Title: Dreamfall Chapters
Platform: PS4 (reviewed), Xbox One, PC
Publisher: Red Thread Games, Deep Silver, Funcom
Developer: Red Thread Games, Funcom
Price: PS4/Xbox One; £25/$30 Steam: £24/$30
TL;DR: A beautiful story that’s really hard to make sense of.
Family Focus: Click here for more information.
So a little while back, I did a One Hour Tour when I was about halfway through Dreamfall Chapters, the episodic third game from a point and click trilogy that goes all the way back to 1998. I mentioned that I was holding off on my full review until I’d gotten through the second half, to let you all know what I thought about the story and the choice system. Now I’m all done, it was an incredible, in-depth and very confusing ride.
Oh, and before I forget – the soundtrack is absolutely stunning.
As I said before, Dreamfall Chapters is a fantasy novel come to life. This game is saturated with colour, life, and magic from every angle, from the bricks of Stark to the streets of Marcuria. The worlds feel alive, if not a little boxed in from a gameplay perspective, and are full of people and creatures that are absolutely exquisite in design. You definitely can’t fault this game for its lore; the more you look around and talk to people, the more you learn, and I couldn’t get enough of it. In a way, it’s nice to have characters that have already been established a couple of games ago; they can educate the player as they go along.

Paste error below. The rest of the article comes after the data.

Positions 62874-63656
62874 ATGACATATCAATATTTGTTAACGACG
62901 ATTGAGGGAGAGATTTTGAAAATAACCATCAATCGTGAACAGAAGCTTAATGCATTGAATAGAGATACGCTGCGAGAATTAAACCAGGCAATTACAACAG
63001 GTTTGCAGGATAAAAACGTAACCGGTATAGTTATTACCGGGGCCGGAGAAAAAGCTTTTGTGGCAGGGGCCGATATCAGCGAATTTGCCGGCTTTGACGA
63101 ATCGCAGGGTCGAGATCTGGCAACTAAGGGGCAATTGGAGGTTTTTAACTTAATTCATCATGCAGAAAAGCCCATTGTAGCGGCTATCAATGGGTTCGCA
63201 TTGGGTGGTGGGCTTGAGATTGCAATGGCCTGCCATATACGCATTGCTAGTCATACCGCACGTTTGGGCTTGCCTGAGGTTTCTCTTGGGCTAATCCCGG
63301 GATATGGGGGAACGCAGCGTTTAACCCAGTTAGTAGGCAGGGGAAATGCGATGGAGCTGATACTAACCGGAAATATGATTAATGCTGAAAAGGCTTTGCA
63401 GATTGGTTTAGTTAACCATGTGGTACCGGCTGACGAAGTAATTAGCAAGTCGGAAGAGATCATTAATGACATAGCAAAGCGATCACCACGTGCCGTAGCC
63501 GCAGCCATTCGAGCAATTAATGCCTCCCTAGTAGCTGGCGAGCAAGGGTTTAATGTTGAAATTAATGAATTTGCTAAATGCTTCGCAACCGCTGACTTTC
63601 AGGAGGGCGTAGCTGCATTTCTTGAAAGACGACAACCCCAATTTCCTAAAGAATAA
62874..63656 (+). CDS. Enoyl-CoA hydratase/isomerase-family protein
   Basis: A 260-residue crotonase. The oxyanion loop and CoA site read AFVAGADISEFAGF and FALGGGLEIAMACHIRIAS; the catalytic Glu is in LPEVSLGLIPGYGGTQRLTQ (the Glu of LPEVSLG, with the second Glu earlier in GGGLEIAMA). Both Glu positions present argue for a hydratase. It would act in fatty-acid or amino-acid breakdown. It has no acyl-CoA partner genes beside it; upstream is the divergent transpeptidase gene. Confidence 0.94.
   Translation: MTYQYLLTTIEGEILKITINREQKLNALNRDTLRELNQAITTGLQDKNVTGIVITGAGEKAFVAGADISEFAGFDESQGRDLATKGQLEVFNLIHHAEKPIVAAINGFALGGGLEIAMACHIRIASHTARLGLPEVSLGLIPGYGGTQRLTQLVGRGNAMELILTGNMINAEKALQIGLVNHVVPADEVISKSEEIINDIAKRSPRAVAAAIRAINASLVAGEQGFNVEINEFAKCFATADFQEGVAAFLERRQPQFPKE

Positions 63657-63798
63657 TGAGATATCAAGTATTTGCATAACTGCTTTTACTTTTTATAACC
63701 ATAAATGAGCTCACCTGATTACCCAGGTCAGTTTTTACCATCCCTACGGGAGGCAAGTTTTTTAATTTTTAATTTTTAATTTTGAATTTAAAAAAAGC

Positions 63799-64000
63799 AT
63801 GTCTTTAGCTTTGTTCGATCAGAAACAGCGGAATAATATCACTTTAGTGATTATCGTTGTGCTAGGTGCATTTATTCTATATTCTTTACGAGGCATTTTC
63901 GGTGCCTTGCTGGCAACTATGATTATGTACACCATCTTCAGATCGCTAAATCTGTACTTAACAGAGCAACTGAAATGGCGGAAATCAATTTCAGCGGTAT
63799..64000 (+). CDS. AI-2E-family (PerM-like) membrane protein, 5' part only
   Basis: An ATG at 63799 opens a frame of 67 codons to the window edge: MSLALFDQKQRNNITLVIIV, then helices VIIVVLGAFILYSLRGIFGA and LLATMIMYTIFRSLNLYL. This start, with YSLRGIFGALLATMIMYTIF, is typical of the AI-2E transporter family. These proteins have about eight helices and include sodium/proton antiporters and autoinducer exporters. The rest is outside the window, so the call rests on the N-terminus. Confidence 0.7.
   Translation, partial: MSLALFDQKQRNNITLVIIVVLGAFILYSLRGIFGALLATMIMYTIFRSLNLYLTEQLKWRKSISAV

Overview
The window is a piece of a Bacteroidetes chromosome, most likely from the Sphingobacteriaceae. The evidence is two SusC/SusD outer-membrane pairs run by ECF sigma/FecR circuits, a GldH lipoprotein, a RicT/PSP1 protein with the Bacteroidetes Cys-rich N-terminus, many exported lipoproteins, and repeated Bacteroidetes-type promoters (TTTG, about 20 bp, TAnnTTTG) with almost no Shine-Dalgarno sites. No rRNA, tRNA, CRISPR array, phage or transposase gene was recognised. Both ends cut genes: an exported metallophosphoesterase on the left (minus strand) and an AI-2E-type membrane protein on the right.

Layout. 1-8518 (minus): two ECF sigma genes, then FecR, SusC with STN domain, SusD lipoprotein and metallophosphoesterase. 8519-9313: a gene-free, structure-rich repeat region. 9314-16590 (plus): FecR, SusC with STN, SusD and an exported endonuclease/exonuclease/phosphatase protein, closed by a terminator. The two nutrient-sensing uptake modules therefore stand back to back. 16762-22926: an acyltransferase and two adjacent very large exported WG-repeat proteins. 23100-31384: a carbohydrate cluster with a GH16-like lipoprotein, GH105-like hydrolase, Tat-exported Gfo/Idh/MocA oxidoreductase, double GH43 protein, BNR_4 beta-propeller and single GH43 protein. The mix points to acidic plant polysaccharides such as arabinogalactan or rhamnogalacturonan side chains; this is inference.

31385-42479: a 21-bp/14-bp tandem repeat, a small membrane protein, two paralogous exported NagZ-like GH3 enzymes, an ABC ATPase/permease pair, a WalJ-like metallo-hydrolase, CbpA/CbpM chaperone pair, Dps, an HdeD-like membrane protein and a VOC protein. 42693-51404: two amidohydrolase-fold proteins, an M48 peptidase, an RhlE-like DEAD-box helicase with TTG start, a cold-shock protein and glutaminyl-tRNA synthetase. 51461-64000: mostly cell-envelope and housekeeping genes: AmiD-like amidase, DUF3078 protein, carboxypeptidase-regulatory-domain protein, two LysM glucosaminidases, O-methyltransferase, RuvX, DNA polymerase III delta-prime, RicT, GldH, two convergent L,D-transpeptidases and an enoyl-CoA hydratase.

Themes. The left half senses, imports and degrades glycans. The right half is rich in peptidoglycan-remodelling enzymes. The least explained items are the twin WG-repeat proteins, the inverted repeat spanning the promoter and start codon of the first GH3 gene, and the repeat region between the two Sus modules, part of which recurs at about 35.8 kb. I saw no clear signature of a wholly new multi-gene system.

This, on the other hand, does have its downsides. The problem coming in three games late is that it’s exactly like coming into a book series on the third novel; there’s a hell of a lot you’re missing out on, and considering the previous two games aren’t on console along with the third (albeit, they are on Steam), new players are completely thrown in the deep end. And whilst this is manageable for the first three books, aside from discussing how Zoe got to her position at the start of the first book, this becomes a lot worse in book four. Yes, Zoe, I’m sure you’ve been to Arcadia before, but I sure haven’t, and I have no idea who this Brian Westhouse dude is supposed to be, or even if he’s remotely trustworthy. This is the same problem with Crow, and particularly with Saga.
Read the above. The game doesn’t tell us who April Ryan was, apart from the girl who was on the front cover of the other games, the saviour of the aforementioned Balance (which only gets a sort of explanation right at the end), and the girl who was cremated at the start. That’s it. I’m sure Crow’s reappearance and April’s alleged rebirth as Saga, which I only stumbled across because I started reading the wikia, would have a great emotional impact to long time fans, but not me because I have no idea who she is.
Saga, again, probably has a lot more meaning to fans who know what the subtle hints in the lore mean. To an outsider, she looks like a character shoved into interludes for no particular reason (is there any real reason her parents keep going missing?) and has a nice deus ex machina moment in the end, just in time to save Kian. This can apply to Reza, too – I was never really sure whether to encourage his relationship with Zoe or not. His character bio says they’ve been together a long time and his disappearance is what kicked off the first game, but then Zoe’s coming out with all this stuff about how he’s acting odd and controlling. Is he? All I saw was him saying he didn’t like her getting involved in notably dangerous politics, not actively stopping her doing it. What’s their relationship usually like? Hell if I know.